I realize this is not a question specifically about the Italian language, so I apologize if this is the wrong place to ask. I see many Italian dates written to include "n. xxxx" at the end. For example, 12 November 1818, n. 1379. What do the numbers after n. refer to?
It simply means numero (number) since it is commonly used when you have more than an occurrence of a certain event during the same day.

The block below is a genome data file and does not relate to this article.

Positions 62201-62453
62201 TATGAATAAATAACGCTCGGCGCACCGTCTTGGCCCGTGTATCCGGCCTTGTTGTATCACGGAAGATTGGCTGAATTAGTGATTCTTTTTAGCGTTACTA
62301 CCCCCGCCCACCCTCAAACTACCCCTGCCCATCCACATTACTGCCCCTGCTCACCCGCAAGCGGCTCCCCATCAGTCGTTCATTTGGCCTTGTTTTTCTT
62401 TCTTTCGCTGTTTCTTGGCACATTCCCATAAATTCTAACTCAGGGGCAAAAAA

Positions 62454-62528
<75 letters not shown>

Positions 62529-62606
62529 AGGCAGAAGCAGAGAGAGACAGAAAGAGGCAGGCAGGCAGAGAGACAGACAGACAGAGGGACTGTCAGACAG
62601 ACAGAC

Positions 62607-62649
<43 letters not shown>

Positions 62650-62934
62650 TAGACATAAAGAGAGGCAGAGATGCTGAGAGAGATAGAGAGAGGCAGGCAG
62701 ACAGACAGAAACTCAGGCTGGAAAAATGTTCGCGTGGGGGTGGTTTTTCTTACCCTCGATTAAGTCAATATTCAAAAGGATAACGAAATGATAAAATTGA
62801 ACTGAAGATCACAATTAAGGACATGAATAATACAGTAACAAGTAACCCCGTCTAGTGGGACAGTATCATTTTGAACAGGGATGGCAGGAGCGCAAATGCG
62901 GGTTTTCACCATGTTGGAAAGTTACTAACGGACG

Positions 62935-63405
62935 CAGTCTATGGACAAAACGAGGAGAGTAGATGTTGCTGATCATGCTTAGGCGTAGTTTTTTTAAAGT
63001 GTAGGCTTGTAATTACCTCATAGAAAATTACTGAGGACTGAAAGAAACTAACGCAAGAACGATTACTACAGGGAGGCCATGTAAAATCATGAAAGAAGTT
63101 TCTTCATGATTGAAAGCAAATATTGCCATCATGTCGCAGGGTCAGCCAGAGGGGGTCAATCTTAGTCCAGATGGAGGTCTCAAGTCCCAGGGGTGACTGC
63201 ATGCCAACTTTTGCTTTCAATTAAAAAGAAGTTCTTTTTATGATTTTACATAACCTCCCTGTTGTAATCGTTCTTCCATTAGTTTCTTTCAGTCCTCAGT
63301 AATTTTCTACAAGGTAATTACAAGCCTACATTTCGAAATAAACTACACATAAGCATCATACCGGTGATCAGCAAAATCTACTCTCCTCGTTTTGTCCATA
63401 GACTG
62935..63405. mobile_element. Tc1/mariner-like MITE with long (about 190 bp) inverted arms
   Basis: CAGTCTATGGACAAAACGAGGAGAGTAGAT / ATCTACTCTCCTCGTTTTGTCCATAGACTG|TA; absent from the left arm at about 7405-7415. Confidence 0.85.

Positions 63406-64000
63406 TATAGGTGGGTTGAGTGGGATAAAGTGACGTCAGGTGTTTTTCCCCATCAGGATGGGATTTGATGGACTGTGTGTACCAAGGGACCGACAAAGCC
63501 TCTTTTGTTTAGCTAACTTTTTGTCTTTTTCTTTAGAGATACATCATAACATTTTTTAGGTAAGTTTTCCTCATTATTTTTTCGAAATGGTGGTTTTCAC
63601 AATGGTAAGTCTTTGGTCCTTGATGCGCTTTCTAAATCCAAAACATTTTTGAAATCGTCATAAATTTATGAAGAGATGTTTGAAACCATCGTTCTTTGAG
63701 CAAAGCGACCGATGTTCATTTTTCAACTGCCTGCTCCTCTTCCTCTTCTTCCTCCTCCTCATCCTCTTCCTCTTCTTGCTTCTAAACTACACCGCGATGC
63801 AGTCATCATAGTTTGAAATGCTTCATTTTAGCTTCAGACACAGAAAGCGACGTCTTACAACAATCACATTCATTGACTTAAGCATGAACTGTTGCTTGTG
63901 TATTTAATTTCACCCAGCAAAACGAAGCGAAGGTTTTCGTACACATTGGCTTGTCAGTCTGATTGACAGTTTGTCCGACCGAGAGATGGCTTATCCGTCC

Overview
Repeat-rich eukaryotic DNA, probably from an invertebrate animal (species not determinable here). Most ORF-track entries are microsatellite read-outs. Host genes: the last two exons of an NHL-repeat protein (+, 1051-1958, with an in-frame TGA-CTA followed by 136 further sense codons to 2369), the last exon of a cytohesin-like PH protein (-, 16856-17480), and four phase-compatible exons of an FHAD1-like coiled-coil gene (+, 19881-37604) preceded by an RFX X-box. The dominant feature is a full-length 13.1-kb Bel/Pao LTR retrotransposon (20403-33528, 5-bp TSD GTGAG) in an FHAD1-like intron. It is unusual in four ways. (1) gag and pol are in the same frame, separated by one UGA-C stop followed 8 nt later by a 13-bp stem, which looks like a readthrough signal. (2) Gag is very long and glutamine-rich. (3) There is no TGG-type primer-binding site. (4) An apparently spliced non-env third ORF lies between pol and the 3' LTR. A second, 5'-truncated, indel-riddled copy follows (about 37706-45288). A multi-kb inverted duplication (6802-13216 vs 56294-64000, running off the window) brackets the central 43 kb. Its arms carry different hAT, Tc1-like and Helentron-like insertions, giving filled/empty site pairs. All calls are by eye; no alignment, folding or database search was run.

Think about, for example, an hospital registering newborn children.
Actually the “n.” and what follows is not actually part of the date. It might well appear before it, or somewhere else in the same document.
Also, on newspapers and magazines and periodic publications in general that "n. xxx", preceded or followed by a date, is the equivalent of "issue (nr.) xxx". In those cases, it is not unusual to see it followed by Roman numerals (e.g. "n. 12" or "n. XII")